Well, with a little fear and a lot of trepidation, I set off to the Brisbane airport with Grace to take our group of flights to visit African Hearts in Uganda via Abu Dhabi and Nairobi. The first flight was a whopping 14 hour flight leaving Brisbane at 10.20pm on Friday and arriving in Abu Dhabi UAE at 6.15am the next day. We waited for 2 hours in Abu Dhabi for our 4.5 hour connecting flight to Nairobi Kenya and then waited another 3 hours for our 55 minute flight on to Entebbe Uganda. The flights were uneventful, apart from a little turbulence in all flights and the neck ache from trying to sleep in a seated position, but thankfully, 2 scotches and a sleeping tablet provided about 4 hours of broken sleep.
I must say it feels surreal to be in another country other than Australia or NZ. I expected Abu Dhabi to be an amazing sight, but I felt quite dissapointed, it was rather foggy when we arrived and I found that it looked quite unimposing, even inside the terminal! I had expected a lot more gloss and glamour from this airport but I may have thinking of Dubai.
Because we were following the sun, we left when it was dark at 10.20pm Friday 25 November Brisbane time and arrived 14 hours of flying time later at sunrise in Abu Dhabi at 6.45am 26 November. Leaving Abu Dhabi at 8.40am we flew into Nairobi arriving at 1.00pm and then leaving Nairobi at 3.50pm we flew into Entebbe at 4.45pm – a total time difference of 17 hours using just the date line but 25hrs of flight/wait times. Anyway, enough of the facts.
I think for me the most startling thing was the contrast between between what I am accustomed to as ‘life’ in Australia and New Zealand and ‘life’, normal life in Africa – Kenya and then Uganda. We hopped off the plane at Entebbe, Uganda, onto the tarmac, walked across to the terminal, walked through a somewhat dimly lit terminal building, showed our Yellow Fever cards to say we had been immunised, paid our $50 for our Ugandan visa, collected our luggage and proceeded through Customs passing armed guards and then out into the meet-and-greet area past more armed guards who were casually walking around, and then out into the car park area, promptly nearly got myself run over by drivers who were not at all concerned by pedestrians or designated walking areas. We all had 2 large suitcases and 1 carry-on bag each so 9 people packed 27 cases into 1 van and 1 station wagon and we headed to our accommodation via a supermarket to buy some SIM cards, some snacks and change some money.
And wasn’t that an eye opener. We all hopped out of our 2 vehicles at the gated supermarket, walked through a detector surrounded by armed police with machine guns and then through to the mall. I was blown away – not literally of course. Since the Kenyan mall explosion by Muslim extremists, Uganda had also stepped up security to ensure no one brought explosives into their malls. I am so pleased I had forgotten about the Kenyan bombings when I walked through the Airport in Nairobi!
As we continued on our journey to our accommodation, our driver showed us the sprawling Presidential palace, the same palace that was once home to the infamous Ugandan dictator, Idi Amin.
Now quite late, we travelled the short distance but long journey to our accommodation just outside of Kampala. We were staying for a few nights in the Adonai Guest House. The journey to the guest-house was eye opening, or was it eye popping. Ugandans drive on the left hand side of the road as we do in Australia, however, there doesn’t appear to be any road rules other than that. One lane becomes 2, with people driving on the other side of the road into oncoming traffic to pass, mainly taxi vans (with seats made from kitchen or lounge chairs) and taxi motorbikes, called Boga Bogas (sometimes with up to 3 people on them including the rider), jostle each other for road space, passing up the inside, cutting in front, zigzagging between 2 columns of traffic on a single lane road, and making the left-hand edge of the road a 3rd lane for the taxi bikes. At the roundabout, once again, no lanes that I could see, pedestrians, taxi bikes, taxi vans and normal vehicles fought each other to change ‘lanes’ to enter and exit the roundabout, I witnessed one boga boga get hit from behind as he darted in front of a taxi van, a minor verbal discussion took place and everyone carried on. I had noticed at the airport that many vehicles had bull-bars front and back and had dents all around, now I understood why! And I witnessed about another 5 near misses between pedestrians (who just walked out into the traffic yelling for the drivers to stop), boga bogas and taxi vans. In the congestion of the round about, vehicles regularly came to within 20cms of each other. At one point when we did come to a fairly major intersection with a traffic light, I was feeling rather releaved that sanity would prevail. I was however disappointed. Apparently there are no road rules and traffic lights are just a guide! There was a policeman in the middle of the road telling cars to stop and others to go as no-one was taking any notice of the traffic lights! And it did appear the drivers were also having trouble obeying the policeman as well. As we travelled a little further on we came across a vehicle with red and blue flashing lights heading towards us at pace, in the back were about 10 fully armed soldiers in camo gear heading straight for the intersection with ‘traffic lights that were for a guide only’. I might be wrong, but I think it would be a good place to restore law and order.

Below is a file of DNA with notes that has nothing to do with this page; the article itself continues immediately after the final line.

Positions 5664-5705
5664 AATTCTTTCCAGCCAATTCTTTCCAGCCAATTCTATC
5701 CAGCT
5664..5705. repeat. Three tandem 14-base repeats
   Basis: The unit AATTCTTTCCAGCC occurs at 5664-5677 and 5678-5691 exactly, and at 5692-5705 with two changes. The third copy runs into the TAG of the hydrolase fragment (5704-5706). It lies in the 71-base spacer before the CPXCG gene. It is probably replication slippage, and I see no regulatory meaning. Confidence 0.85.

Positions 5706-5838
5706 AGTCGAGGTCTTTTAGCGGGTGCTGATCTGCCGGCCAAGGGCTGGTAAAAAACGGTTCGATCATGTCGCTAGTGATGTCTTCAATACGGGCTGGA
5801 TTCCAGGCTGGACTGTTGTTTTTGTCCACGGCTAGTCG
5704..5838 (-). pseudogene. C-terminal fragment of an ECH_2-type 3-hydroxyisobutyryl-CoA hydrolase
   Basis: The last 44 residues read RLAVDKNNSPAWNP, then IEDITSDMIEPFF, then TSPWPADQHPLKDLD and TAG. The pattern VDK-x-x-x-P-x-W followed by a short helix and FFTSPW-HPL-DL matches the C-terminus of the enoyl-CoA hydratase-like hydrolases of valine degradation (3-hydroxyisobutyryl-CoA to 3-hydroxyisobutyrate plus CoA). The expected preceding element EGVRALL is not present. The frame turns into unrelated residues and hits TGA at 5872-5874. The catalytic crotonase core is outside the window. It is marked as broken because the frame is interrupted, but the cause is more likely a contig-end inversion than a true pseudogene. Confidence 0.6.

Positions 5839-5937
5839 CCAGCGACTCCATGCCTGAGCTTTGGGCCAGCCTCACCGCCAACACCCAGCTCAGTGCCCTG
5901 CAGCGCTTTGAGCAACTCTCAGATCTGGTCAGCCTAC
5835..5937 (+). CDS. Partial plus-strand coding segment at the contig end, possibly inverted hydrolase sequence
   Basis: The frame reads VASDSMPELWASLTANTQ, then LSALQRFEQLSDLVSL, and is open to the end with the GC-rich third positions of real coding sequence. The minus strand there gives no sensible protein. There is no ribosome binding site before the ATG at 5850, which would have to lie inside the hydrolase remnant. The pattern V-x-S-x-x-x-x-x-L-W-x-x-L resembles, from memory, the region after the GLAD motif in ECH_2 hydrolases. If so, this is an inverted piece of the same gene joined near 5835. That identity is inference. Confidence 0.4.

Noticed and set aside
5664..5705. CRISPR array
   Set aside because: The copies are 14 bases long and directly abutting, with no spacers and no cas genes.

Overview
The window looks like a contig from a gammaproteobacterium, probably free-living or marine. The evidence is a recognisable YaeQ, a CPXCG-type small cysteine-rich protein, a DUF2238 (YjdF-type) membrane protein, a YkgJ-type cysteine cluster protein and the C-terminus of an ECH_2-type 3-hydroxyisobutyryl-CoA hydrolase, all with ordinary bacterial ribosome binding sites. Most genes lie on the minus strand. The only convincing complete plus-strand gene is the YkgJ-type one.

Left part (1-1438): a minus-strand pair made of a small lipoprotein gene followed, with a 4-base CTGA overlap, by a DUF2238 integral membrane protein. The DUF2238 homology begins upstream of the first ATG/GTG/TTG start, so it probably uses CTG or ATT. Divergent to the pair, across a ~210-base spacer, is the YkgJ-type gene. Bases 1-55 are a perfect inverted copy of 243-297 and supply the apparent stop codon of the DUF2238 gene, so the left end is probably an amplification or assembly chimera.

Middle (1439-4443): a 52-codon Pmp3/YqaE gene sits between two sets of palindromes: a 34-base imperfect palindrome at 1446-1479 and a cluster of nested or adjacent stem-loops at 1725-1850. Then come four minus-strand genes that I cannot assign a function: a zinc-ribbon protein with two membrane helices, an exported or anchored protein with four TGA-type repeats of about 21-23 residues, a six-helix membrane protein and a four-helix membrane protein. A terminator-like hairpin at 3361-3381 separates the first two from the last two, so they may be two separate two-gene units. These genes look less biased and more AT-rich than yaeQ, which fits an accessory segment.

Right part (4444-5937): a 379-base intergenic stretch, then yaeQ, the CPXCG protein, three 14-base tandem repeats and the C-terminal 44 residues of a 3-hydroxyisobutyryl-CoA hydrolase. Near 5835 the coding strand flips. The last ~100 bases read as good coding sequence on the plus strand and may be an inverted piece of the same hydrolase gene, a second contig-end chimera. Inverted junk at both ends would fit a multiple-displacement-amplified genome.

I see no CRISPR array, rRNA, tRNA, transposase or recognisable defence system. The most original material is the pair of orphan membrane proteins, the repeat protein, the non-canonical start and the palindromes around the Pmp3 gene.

About 10 minutes later we arrived at our secure accommodation in Kampala, complete with 8 foot walls with coiled razor wire on top and large steel gates.
Welcome to Africa.